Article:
Education and Counseling for Individuals Affected by Autism Spectrum Disorders


Gender Differences in Aspergers

"It seems that there are more boys than girls with Aspergers. Is this true? If so, what accounts for the difference?"

Interestingly, different research studies list the ratio of males to females with Aspergers (High-Functioning Autism) as being anywhere from 4-10 to 1. That is, some research suggests that for every 4 males, there is 1 female. Other studies suggest that the male population is much higher (8-10) relative to females. Obviously, much research is needed in this area.

As there is no known specific cause of Aspergers as yet, doctors don’t know why there seems to be such a diagnostic difference between boys and girls. A couple things could account for this difference:
  1. There could be a hereditary or structural difference in boys that account for such a difference. There are other disorders associated mostly with boys, such as hemophilia, that have been found to be related to the genetic basis of the disease.
  2. There could be a difference in the way society and doctors diagnose Aspergers in boys and girls. The behavioral expectations between boys and girls are such that boys are less likely than girls to be “diagnosed” with shyness and could instead be diagnosed with Aspergers. Because the symptoms of Aspergers aren’t as readily diagnosable as some diseases, mistakes in diagnosis are possible.

As a side note, there have been several recent studies linking Aspergers in adults with gender identity disorder (i.e., a disorder where an individual feels like they are actually a member of the opposite gender they appear to be).

Much more research is currently underway to look for the causes of Aspergers and possible solutions to managing the condition.


Anonymous said...

When i first wanted my daughter evaluated for aspergers i had a school counselor tell me she couldnt have it for 2 reasons. 1 she wasnt a boy and 2 she wasnt obsessive over cars or trains. Lol!
about an hour ago via mobile · Like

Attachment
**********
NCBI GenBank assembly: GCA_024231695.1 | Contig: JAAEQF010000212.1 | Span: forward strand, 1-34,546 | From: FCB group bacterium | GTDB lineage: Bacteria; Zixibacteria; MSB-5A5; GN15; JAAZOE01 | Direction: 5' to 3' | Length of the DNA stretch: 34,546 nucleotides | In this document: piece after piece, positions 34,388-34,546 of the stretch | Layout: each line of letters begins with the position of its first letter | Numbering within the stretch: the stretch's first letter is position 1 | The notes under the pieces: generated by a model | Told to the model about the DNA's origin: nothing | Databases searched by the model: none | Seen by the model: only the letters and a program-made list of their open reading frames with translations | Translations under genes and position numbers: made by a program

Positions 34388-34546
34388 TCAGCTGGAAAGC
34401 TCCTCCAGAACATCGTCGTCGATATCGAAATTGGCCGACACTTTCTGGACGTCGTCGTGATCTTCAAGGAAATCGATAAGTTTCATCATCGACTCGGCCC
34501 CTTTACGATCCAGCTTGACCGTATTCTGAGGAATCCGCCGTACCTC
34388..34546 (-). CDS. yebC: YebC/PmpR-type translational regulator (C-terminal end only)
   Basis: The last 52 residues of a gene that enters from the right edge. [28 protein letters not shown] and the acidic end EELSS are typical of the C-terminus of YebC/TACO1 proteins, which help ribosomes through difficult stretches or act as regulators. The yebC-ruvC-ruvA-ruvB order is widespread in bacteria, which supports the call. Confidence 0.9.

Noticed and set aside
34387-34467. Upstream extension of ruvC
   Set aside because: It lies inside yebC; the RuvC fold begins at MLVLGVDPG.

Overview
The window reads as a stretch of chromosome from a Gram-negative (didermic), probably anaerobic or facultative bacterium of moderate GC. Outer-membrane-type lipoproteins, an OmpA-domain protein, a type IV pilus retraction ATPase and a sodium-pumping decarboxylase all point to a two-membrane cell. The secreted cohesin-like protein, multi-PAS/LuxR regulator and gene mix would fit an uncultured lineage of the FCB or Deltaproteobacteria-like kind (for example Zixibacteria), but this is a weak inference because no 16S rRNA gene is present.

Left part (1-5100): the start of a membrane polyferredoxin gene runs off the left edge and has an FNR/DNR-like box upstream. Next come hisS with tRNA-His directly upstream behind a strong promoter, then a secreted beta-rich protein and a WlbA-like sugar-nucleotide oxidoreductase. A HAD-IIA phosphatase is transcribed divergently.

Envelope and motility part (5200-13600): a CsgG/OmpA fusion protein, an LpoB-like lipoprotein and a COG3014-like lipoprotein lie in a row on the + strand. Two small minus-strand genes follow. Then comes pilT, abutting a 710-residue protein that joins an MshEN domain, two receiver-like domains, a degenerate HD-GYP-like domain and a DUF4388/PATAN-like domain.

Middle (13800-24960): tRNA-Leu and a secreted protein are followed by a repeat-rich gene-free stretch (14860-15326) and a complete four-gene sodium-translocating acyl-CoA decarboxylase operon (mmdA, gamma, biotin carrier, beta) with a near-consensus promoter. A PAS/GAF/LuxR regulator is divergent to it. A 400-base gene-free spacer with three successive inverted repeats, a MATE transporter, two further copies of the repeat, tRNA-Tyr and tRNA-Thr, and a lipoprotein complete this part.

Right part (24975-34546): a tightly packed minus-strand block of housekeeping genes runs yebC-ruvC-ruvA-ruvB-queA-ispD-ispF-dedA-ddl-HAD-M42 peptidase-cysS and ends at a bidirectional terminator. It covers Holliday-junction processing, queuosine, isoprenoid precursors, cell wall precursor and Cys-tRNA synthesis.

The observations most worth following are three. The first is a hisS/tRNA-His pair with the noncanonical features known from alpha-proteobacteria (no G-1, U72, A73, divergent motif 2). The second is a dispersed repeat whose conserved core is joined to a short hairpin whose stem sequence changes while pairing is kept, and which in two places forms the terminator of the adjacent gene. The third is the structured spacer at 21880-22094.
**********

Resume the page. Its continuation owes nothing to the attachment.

Anonymous said...

we are going through this exact same thing, with trying to get a diagnosis. Aspiegirls is a great book that talks about the differences by daughters obsession reading. Girls show it differently but the chart and doctors don't acknowledge this often. I talk on my blog about this and what we are dealing with.

Anonymous said...

Every parent of an aspie has identified that my daughter shows clear signs of aspergers ... In fact my daughter original trip to gp was on the advice of a teacher who had a son with asp ... Two years later educational psychologist sees her and agrees ... However consultant has diagnosed autism as and I quote "she cannot have aspergers because she is female" I was stunned!

Anonymous said...

Thank goodness! I knew we weren't crazy! I was told its hormones by the CSE office! Since 2nd grade?? She is now in 4th and we are still fighting. Developmental pediatrician is up next!!

Anonymous said...

I am a 50 year old female. My mother was told that I could not start kindergarten when I was 5 years old because I "was not social enough." I was held back, even though, at age 7, I was "still not social enough." Well, I didn't want to go over and initiate conversation and play tea with the other girls; I thought I was going to school to read BOOKS not socialize. Things haven't changed. After getting my Univ. of WA degree in American history at the age of 47, I was diagnosed at the time with Aspergers. What a relief as I suffered for decades and knew it wasn't "just shyness." Girls are "quiet" sufferers and can frequently be suicidal when socializing is so important with girls and when getting jobs. I am glad I decided to go to college late in life; I had myself diagnosed and a thicker skin by then - I didn't care about social stuff when in college. It was great!

My child has been rejected by his peers, ridiculed and bullied !!!

Social rejection has devastating effects in many areas of functioning. Because the Aspergers child tends to internalize how others treat him, rejection damages self-esteem and often causes anxiety and depression. As the child feels worse about himself and becomes more anxious and depressed – he performs worse, socially and intellectually.